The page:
Faith

August 15, 2014

Ancient synagogue mosaic yields nonbiblical images

An ancient synagogue is discovered to have a high-quality floor mosaic depicting an rare array of nonbiblical themes — including elephants and possibly Alexander the Great — in the Lower Galilee.

A three-part floor mosaic of an ancient synagogue depicting an rare array of nonbiblical themes — including elephants — was discovered earlier this summer.

Jodi Magness, director of the excavations in the ancient Jewish village of Huqoq in the Lower Galilee, said the high-quality, 1,600-year-old mosaic panel “has been removed for conservation” until the synagogue is fully excavated in several years’ time.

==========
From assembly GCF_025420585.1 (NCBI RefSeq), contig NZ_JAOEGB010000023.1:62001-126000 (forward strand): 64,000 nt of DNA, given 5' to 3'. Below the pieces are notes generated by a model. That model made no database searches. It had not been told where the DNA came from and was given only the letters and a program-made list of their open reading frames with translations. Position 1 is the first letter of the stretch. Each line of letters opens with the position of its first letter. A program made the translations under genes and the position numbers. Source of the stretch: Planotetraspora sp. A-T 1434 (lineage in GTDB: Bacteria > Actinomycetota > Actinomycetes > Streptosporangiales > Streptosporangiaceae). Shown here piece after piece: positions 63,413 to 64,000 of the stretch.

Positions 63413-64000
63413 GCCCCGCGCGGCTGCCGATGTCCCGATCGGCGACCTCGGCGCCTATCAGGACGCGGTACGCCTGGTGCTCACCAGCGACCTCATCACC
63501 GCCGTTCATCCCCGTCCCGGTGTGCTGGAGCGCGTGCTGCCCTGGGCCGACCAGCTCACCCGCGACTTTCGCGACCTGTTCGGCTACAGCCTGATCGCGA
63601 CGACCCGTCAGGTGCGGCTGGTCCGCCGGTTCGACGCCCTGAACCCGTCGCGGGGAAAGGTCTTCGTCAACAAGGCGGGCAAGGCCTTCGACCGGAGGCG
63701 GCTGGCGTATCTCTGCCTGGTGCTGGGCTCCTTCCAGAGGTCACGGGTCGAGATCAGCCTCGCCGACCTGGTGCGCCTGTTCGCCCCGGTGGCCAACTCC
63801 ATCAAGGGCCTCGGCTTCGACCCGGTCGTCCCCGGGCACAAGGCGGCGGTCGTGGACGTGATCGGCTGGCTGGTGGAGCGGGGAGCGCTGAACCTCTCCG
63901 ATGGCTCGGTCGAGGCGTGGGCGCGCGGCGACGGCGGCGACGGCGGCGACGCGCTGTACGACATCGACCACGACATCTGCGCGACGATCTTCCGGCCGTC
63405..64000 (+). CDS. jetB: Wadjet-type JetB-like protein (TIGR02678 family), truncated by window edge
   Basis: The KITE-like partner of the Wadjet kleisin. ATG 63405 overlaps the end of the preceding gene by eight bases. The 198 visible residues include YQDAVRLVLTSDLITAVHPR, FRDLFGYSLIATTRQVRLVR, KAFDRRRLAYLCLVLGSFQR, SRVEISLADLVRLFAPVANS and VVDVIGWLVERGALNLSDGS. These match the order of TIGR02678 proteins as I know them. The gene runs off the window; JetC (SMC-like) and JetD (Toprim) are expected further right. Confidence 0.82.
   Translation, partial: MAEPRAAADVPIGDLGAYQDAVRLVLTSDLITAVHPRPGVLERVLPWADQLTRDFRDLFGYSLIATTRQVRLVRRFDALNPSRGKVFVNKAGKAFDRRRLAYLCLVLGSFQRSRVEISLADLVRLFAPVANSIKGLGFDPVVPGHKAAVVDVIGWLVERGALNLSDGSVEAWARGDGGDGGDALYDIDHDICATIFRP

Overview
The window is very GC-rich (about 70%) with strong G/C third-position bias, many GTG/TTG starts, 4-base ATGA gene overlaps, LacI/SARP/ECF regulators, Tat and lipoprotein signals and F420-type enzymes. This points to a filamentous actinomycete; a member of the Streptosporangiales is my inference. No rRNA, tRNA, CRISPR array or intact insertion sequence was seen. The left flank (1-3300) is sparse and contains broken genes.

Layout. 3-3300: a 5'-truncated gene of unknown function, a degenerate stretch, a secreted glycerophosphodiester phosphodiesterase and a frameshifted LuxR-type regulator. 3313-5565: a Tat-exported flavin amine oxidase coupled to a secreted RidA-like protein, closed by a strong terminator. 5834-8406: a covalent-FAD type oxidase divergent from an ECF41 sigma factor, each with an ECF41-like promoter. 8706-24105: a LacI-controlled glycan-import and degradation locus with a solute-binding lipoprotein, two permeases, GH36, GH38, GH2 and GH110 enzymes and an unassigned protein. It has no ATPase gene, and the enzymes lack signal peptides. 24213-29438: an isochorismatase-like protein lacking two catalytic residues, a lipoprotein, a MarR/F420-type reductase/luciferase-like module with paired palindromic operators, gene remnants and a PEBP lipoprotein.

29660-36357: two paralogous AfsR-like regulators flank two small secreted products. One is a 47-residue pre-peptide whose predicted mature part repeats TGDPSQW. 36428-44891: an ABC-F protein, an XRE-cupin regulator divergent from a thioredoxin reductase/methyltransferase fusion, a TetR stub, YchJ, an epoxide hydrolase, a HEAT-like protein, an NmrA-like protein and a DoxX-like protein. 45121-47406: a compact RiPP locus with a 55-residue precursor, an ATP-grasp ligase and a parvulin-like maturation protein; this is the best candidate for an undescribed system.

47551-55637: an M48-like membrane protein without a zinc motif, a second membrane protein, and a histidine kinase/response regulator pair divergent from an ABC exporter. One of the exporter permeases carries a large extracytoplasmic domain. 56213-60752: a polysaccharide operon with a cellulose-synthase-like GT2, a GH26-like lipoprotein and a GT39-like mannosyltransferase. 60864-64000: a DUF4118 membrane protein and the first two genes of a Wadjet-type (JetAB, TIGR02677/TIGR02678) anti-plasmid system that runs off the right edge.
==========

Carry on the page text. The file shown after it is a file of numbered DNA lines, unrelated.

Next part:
Magness, a professor of Judaism at the University of North Carolina at Chapel Hill, and her team have been digging at the site every July for four years.

Until now, Magness said, “all stories found decorating ancient synagogues have been taken from the Hebrew Bible.”

This mosaic shows a dying bull and a dying soldier on one level. The center depicts several armed men dressed in white and an elderly man carrying what appears to be a scroll. At the top is a Greek ruler flanked by soldiers and elephants in battle gear.

Elephants are not mentioned in the Bible.

Magness speculated that the Greek ruler could be Alexander the Great and the elderly man the Jewish high priest, but said much more research needs to be conducted.

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